Report Explains Risk of Capping NC’s Gas Tax

May 24, 2012 at 2:27 pm

We had previously blogged about the effort by some state legislators to cap the gas tax at 37.5 cents per gallon, and now the NC Budget and Tax Center has a new brief about how the cap would threaten the state’s transportation infrastructure. The gas tax, which accounts for more than half of the state’s revenue for transportation, has two components: one flat tax of 17.5 cents per gallon and another variable tax of 7 percent of the average wholesale price of gas over the previous 6 months.  The variable portion is adjusted twice per yer.

Although it seems like the gas tax has been high in recent years, the brief shows that when adjusted for inflation, the actual purchasing power of gas tax revenues is low compared to historical rates.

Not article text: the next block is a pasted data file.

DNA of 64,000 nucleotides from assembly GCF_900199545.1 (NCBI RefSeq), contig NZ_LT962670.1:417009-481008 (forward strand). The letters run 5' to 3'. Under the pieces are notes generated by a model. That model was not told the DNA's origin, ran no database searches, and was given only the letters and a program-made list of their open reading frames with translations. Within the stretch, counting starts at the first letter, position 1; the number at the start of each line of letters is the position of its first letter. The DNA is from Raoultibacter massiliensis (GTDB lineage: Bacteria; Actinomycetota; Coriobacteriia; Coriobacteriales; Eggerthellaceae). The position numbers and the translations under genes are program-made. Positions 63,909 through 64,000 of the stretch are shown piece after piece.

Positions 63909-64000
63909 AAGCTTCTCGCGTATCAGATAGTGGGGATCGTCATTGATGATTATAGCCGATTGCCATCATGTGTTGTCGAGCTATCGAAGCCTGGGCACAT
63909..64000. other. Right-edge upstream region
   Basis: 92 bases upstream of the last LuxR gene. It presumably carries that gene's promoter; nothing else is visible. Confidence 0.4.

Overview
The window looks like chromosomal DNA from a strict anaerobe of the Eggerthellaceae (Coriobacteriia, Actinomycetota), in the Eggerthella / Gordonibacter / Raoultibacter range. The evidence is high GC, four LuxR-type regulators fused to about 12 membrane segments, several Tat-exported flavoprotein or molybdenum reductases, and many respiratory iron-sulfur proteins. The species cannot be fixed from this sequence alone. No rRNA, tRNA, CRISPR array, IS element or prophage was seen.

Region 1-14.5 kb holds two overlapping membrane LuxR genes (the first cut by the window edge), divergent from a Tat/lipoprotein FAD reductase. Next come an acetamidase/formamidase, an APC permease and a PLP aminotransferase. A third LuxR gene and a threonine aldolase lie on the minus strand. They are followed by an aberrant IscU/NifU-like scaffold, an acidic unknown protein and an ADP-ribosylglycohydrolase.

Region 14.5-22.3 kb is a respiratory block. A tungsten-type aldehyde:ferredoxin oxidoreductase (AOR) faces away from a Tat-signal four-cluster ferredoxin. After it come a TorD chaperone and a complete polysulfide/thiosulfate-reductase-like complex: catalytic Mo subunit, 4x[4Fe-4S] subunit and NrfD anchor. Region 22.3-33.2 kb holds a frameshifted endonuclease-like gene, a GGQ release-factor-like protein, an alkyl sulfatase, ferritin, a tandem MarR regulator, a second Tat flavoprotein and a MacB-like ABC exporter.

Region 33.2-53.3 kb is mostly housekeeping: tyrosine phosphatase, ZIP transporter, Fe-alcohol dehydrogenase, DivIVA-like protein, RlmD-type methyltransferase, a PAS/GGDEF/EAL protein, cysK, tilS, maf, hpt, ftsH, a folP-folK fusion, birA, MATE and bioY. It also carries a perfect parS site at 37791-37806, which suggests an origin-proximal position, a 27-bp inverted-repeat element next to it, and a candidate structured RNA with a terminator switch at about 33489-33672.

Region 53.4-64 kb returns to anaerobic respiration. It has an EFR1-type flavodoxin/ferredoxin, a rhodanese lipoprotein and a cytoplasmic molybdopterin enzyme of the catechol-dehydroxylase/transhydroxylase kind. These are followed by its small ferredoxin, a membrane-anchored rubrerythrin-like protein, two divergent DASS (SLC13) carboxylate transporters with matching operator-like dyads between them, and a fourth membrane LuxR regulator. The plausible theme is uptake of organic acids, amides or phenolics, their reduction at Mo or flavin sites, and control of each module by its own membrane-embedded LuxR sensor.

At the same time, the cost of construction and materials has increased (and is projected to continue to increase), further eroding the ability of these revenues to meet the state’s transportation needs. This is particularly important when considering the fact that many of the state’s roads, bridges, and railways are in need of repair or upgrades.  In addition, reducing transportation revenues could threaten funds available for other state programs and investments, as other states have diverted general funds to support transportation, in light of funding gaps.

An efficient, working transportation system is a key component of economic development. The Budget and Tax Center recommends limiting the volatility of the price-based component of the gas tax, while maintaining the flat rate. This would allow for a more stable revenue stream, but would also ensuring that the tax still kept up with changes in costs.

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